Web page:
Three years ago, David Hall's life was turned upside down. The engineering student's sister was hit by a car while riding her bike in Philadelphia. While his sister laid in a coma, Hall and his family were asked the same question over and over again, "Was she wearing a helmet?"
This led Hall and his classmate Jordan Klein to ask, "Why wasn't she wearing a helmet?"
Through research, Hall and Klein learned most cyclists do not wear helmets. In 2012, a study by the Heidelberg University estimated that 29 percent of American adult cyclists always wore a helmet, while another 15 percent occasionally did. New York City does not require cyclists to wear them.
"Seeing the consequences first-hand and then seeing how big of a problem it was in the U.S., Jordan and I kind of looked at each other and said we have to do something about this," said Hall, whose sister eventually recovered from her injuries.
They came up with a helmet that is collapsible and fashionable, made using polycarbonate, EVA foam and a proprietary composite.
The two produced the gear in 2015 and took the top prize in the Red Bull Launch Institute, a competition for entrepreneurs.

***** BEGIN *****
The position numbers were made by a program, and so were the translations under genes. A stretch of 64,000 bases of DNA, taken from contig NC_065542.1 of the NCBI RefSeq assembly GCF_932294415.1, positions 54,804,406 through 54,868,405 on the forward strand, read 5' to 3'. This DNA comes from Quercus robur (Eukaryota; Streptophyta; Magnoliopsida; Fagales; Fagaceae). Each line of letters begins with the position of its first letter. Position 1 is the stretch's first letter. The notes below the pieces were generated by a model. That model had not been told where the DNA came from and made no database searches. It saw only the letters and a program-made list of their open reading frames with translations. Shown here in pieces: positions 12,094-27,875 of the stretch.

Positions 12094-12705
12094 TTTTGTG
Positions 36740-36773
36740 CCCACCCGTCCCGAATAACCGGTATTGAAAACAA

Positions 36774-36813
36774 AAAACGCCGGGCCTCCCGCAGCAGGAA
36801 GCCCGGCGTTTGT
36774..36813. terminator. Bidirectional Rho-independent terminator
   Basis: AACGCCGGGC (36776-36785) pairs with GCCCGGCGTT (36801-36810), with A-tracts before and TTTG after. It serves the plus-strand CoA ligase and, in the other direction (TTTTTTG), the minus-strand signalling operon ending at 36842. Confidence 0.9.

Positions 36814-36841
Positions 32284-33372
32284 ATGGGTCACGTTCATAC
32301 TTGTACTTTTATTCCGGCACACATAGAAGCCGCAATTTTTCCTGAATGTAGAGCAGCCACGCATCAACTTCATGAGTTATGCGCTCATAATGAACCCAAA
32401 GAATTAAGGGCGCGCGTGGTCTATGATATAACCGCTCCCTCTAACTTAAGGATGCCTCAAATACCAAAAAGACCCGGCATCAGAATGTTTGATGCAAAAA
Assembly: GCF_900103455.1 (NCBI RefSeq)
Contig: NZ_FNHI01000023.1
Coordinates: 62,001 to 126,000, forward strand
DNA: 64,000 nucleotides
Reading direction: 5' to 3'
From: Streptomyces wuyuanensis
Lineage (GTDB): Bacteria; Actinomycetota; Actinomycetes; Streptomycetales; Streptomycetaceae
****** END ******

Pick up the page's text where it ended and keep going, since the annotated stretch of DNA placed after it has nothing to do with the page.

Their Brooklyn-based startup, named Park and Diamond for the Philadelphia intersection where the crash occurred, is launching the helmet on the Indiegogo crowd funding website where it has already surpassed its crowdfunding goal of $50,000 and raised over $450,000 since mid-September.
The key features of the patented design are that helmet collapses with one hand to the size of a large water bottle, weighs 8 ounces and looks like a baseball cap.
"People hate traditional helmets so much, they just won't get on a bike if you require them to get on a helmet," Klein said.
Park and Diamond were able to design and test their product through their partnership with Urban X, a program that helps startups with product development.
Next up is getting the helmets on bicyclist's heads. "We've had inbound interest from basically every bike-share, e-scooter and mobility company," Klein said. "These companies see the challenges around their users not wearing helmets."
The co-founders have not cemented any partnerships yet but remain optimistic.
"Bike-share programs have issues attracting the female audience — it typically favors males two-to-one, in some cities as high as four-to-one, and all of our metrics have shown that we [helmets] trend with a higher majority towards females," Hall said. "Women are typically more safety conscientious and style conscientious."
Park and Diamond will initially be launching the helmet in black and grey, with more colors to roll out in the future.
The helmet is available for pre-order on Indiegogo for $84 through October.